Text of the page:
The Irish Farmers Association (IFA) has called for the establishment of a retail ombudsman amid complaints that farmers are picking up the tab for below-cost selling in the grocery sector.
IFA president Joe Healy made the call at a conference on retail regulation which was addressed by UK's ombudsman or groceries code adjudicator Christine Tacon.
Mr Healy said farmers were the victims of a “vicious battle” for market share in the grocery sector, with retailers “savagely discounting” the price on farm produce.
“I want to put down a marker here today: this action by retailers, when some items were sold at one tenth of their production cost, will not be tolerated.”
Mr Healy said retailers claimed they had to bear the cost of crash-price promotions but the reality was that below-cost selling meant a lower price across the board for farmers’ produce.
A supermarket price war in 2013 saw the price of carrots fall to as low as 5 cent per kilo in some outlets.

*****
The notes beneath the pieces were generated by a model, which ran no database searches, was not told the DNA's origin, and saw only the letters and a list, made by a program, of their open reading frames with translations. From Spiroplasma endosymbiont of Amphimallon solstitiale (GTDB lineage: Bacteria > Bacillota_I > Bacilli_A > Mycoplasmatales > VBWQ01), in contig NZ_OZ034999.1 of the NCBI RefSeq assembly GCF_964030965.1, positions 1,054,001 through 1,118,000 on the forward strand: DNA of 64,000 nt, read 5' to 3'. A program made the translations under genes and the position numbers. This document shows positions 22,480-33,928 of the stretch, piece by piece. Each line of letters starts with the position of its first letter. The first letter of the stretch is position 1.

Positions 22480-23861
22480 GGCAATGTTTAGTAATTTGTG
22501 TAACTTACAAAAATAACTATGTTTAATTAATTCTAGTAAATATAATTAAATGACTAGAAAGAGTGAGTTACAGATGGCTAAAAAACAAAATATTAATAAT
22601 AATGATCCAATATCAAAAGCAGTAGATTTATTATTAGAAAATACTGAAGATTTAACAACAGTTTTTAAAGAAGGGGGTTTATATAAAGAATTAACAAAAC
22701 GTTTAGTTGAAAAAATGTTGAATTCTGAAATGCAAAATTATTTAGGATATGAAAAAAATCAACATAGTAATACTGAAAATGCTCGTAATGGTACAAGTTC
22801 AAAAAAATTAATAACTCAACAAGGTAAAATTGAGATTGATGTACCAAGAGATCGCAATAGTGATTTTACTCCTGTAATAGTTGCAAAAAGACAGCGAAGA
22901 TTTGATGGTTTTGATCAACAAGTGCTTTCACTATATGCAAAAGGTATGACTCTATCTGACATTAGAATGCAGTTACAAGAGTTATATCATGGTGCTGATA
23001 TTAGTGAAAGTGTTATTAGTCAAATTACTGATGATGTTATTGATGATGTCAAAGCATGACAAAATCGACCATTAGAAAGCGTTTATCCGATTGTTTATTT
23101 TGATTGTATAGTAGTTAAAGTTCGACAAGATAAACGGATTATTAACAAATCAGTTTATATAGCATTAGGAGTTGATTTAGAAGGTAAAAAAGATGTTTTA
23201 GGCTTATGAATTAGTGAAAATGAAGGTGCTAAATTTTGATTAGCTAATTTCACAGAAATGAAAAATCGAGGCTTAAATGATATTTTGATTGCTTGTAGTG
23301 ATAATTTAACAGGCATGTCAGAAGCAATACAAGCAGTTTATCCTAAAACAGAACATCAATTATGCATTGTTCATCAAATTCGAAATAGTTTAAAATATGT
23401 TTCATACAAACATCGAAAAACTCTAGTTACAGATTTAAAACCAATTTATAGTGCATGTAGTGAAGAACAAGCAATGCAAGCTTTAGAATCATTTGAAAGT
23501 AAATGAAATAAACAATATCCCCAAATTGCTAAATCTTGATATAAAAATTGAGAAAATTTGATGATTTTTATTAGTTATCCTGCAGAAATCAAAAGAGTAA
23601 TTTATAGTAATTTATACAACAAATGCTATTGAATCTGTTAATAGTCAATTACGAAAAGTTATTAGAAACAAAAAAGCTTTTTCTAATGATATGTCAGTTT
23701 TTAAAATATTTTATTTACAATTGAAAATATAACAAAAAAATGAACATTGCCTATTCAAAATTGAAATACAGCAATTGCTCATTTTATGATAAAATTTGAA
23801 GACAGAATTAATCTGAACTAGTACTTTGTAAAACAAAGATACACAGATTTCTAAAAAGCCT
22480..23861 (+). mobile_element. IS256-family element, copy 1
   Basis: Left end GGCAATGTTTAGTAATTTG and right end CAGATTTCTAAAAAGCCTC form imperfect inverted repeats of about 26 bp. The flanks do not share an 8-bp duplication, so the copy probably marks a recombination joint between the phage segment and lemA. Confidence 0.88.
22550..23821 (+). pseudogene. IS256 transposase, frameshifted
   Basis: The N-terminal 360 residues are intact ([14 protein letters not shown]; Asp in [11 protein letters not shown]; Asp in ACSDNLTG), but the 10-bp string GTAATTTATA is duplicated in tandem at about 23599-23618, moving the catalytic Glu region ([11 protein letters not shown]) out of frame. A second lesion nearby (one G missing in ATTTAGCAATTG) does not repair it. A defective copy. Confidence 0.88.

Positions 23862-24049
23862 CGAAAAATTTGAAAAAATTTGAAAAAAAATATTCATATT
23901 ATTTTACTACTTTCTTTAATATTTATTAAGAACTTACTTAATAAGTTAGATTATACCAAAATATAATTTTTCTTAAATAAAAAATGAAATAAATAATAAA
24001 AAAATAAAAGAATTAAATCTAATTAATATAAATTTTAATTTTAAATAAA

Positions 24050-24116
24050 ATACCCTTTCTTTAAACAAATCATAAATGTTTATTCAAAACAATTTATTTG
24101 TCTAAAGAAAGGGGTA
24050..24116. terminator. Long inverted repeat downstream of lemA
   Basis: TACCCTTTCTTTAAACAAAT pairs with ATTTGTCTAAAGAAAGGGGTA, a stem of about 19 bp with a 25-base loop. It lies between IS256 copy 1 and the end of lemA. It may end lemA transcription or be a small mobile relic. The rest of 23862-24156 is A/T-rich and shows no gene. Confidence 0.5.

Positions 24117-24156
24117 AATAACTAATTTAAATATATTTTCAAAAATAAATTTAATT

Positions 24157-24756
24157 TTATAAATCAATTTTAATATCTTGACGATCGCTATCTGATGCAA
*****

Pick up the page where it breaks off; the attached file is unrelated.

Delay in payments
Ms Tacon said her focus was on payments for better positioning, margin maintenance, delay in payments and pay-to-stay.
She told the conference about her investigation into one retailer which led to the finding that the retailer had seriously breached the code on delay in payments. The adjudicator required the retailer to fund the costs of her investigation, estimated at €1.2 million.
Ms Tacon said her remit extended to suppliers outside the UK who have dealings with the 10 regulated retailers in that jurisdiction. “If a supplier has an issue, bring me the information about breaches of the code and I will act swiftly.”
Mr Healy said: "The three years since her office was established in the UK as part of retail legislation provides irrefutable evidence of the need for independent enforcement of retail regulation in Ireland. "